To hear the word “surrender” in a yoga class is commonplace. To surrender into the pose. To surrender any pre-conceived expectations of how a pose should look or feel. To surrender the ego. Now, surrender is a fine practice. It fosters sensitivity, humility, patience, and awareness. All worthy and necessary qualities.
But what has become of the Will? The deliberate nurturing and cultivation of an adamant Will. The bedrock upon which all action is built. Such talk is practically akin to blasphemy in most of today’s rainbow chocolate covered chakra-licious yoga classes, but the simple truth is that the practices of Yoga are part of a system intentionally designed to nourish and mature the power of the Will.
Now please don’t suppose that by that is meant a system to empower and create a particularly willful variety of stubborn Ass. No, that is not what is meant, though that does tend to be what is conjured in mind when one speaks of Will these days. Three conjoining terms from Yoga will shed light.
Iccha (Will) Kriya (Action) Jnana (Knowledge)
A yoga sadhak was expected to cultivate a Will strong enough to take the Action necessary to attain to Knowledge. Self-knowledge. Furthermore, consider this. Meditation is the fixing of the mind upon a single object to the exclusion of all other mental and sensory diversion. Meditation is only made possible if the Will is strong enough to hold the mind from wandering. The foundation of Meditation is the Will.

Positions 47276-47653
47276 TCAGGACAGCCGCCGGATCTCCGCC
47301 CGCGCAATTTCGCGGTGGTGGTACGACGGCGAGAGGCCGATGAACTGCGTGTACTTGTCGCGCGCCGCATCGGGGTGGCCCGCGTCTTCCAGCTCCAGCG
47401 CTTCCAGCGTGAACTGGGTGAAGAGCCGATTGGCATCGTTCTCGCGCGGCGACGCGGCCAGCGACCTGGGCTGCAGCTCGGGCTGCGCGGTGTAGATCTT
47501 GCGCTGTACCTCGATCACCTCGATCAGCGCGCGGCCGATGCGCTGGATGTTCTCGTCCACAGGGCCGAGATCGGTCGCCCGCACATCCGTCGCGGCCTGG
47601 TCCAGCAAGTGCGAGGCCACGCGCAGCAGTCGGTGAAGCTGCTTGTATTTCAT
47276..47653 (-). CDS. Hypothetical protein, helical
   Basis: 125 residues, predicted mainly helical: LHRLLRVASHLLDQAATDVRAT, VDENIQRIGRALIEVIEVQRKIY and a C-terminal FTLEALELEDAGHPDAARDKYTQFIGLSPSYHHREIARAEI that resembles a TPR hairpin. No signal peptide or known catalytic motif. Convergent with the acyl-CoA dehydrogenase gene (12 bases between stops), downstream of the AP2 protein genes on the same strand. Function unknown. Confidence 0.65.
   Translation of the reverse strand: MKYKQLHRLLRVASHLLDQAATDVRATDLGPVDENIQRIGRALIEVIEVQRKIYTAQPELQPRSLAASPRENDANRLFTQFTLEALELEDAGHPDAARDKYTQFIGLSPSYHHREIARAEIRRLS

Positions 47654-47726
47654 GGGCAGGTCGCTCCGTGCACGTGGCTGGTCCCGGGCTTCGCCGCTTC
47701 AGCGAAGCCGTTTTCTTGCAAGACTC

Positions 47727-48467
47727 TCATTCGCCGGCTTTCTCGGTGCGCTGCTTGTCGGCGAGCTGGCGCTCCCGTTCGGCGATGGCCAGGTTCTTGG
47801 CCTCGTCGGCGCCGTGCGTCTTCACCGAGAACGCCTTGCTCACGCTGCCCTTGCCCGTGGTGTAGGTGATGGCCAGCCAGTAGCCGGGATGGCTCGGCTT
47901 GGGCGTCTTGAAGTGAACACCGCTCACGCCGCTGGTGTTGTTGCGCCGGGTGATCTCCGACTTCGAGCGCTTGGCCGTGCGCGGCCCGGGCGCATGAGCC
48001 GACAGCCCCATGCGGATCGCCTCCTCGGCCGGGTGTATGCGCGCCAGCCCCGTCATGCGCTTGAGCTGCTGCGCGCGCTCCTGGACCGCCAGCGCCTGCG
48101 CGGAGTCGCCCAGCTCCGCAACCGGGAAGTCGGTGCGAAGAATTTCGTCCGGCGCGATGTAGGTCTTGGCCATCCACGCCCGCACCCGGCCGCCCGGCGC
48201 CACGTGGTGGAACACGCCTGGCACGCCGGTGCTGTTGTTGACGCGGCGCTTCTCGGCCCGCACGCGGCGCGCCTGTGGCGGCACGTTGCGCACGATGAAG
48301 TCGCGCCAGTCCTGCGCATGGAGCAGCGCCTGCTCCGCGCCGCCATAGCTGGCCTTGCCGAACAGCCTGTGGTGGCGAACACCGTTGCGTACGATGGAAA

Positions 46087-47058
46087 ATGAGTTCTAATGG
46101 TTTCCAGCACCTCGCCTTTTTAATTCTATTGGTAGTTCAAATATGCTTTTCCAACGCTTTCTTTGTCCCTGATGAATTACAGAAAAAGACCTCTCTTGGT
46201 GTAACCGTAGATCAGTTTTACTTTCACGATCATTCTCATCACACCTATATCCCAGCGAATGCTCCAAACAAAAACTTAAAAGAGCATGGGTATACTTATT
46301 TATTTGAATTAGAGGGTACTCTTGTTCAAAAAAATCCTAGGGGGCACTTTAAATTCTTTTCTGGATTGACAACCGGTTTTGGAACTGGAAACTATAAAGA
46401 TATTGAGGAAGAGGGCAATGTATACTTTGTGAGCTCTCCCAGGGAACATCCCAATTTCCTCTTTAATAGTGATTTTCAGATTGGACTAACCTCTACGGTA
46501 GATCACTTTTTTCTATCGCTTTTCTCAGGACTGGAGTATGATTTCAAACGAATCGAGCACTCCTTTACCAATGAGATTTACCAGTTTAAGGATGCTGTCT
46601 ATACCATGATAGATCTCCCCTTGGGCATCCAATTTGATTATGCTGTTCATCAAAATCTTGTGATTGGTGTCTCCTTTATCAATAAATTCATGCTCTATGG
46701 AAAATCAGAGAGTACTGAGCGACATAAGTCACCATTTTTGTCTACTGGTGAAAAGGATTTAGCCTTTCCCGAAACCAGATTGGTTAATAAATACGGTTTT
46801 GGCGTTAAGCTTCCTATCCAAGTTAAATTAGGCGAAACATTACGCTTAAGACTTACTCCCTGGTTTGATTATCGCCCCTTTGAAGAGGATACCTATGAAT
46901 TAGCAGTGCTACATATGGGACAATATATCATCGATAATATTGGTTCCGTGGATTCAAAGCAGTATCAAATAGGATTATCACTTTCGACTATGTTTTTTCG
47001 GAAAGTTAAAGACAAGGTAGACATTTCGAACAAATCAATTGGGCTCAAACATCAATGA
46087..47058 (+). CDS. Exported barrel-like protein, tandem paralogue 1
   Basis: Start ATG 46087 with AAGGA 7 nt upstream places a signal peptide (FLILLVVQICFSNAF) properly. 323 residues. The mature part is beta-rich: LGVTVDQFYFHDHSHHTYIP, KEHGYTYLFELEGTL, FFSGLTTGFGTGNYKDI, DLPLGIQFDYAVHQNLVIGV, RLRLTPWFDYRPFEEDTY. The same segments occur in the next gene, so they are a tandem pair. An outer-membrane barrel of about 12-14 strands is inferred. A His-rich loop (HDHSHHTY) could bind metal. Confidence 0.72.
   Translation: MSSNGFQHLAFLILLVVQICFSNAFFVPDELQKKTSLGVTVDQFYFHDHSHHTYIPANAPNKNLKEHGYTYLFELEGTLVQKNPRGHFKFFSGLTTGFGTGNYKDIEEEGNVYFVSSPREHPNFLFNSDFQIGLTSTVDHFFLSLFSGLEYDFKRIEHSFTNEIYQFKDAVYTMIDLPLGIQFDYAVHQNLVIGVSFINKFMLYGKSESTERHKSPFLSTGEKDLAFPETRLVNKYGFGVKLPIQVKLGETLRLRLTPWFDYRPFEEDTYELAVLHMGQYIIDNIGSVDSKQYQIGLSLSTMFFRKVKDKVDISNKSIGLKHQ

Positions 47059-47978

Yogas chitta vritti nirodah.
Yoga is the cessation of the fluctuations of the Mind – the classic rendering of Patanjali’s most famous sutra written above. But wonderful, symbolique Sanskrit also allows for this translation -
Yoga is the cessation of the wavering of the Will.
I leave you with two quote to take for a spin.
“Do as thou Wilt shall be the whole of the Law.” – Aleister Crowley
“You’ve got to know when to hold em’
Know when to fold em’
Know when to walk away
Know when to run”
– Kenny Rogers
Tom Sharp, KYT